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Original Rene Lalique “Beautrellis” vase made circa 1927

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Product Description

Original Rene Lalique “Beautrellis” vase made circa 1927.
A brief history on Rene Lalique:
René Jules Lalique was born in 1860, and was arguably one of the most famous glass makers of the Art Deco era. Famous for his creations of such pieces ranging from glass art, perfume bottles, vases, and even automobile hood ornaments, he actually started his career as a jeweller.
Designing pieces of jewellery for French jewellers such as Cartier and Boucheron, in 1885 he opened his own business and designed and made his own jewellery and other glass pieces.
In 1900, RenĂ© Lalique took part in the Great Exhibition in Paris. This turned out to be an important moment of his career as a jeweller and it was this same year he was also named Officer of the French Legion d’Honneur.
In 1905 René Lalique opened a shop at 24, Place Vendôme, where he exhibited not only his jewellery but also the glass objects crafted in his workshop at his estate in Clairefontaine. Perfumer François Coty was so impressed by his designs that he asked him to put his talent to work for the perfume industry. Their work together revolutionised the perfume industry and made it possible for the first time to offer perfumes in attractive bottles at affordable prices. From then on, Lalique worked increasingly on designs for the perfume sector, finally devoting himself entirely to more industrial techniques of glass production.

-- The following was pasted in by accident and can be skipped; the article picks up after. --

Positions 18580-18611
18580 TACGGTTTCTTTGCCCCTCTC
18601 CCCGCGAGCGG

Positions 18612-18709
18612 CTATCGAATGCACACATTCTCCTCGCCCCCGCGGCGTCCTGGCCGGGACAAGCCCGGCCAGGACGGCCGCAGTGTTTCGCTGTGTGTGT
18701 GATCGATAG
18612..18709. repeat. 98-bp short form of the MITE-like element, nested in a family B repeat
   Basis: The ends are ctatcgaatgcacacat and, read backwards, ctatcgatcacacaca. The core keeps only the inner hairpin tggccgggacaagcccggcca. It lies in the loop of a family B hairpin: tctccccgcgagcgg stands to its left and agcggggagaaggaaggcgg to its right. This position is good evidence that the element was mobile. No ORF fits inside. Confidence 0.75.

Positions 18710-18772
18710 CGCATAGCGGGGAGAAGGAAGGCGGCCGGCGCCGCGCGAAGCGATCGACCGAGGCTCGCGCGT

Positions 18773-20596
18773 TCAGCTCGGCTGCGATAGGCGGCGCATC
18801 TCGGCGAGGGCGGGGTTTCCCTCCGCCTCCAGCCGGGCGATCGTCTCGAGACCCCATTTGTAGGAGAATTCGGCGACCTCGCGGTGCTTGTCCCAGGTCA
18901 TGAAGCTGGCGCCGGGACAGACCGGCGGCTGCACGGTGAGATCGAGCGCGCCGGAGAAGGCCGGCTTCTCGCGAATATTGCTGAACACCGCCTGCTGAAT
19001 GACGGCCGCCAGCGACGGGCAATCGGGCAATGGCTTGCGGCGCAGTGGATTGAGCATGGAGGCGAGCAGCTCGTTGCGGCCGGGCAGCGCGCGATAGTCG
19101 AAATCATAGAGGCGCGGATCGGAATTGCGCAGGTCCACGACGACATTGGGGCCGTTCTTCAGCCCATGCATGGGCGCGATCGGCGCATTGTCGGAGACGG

René Lalique, Art Nouveau master jeweller, was to become an Art Deco master glassmaker.
By 1921 René Lalique had been devoted to glassmaking for several years, and his quest for a suitable location to produce glassware and a qualified workforce led him to Alsace. He founded the Verrerie d’Alsace glassworks at Wingen-sur-Moder in Alsace, at the heart of a region with a strong and historic glassmaking tradition.
From here on, Rene Lalique continued to make a name as a leader in the Art glass world, signing all of his pieces “R.Lalique” until after his death all further Lalique pieces would be signed without the “R”.

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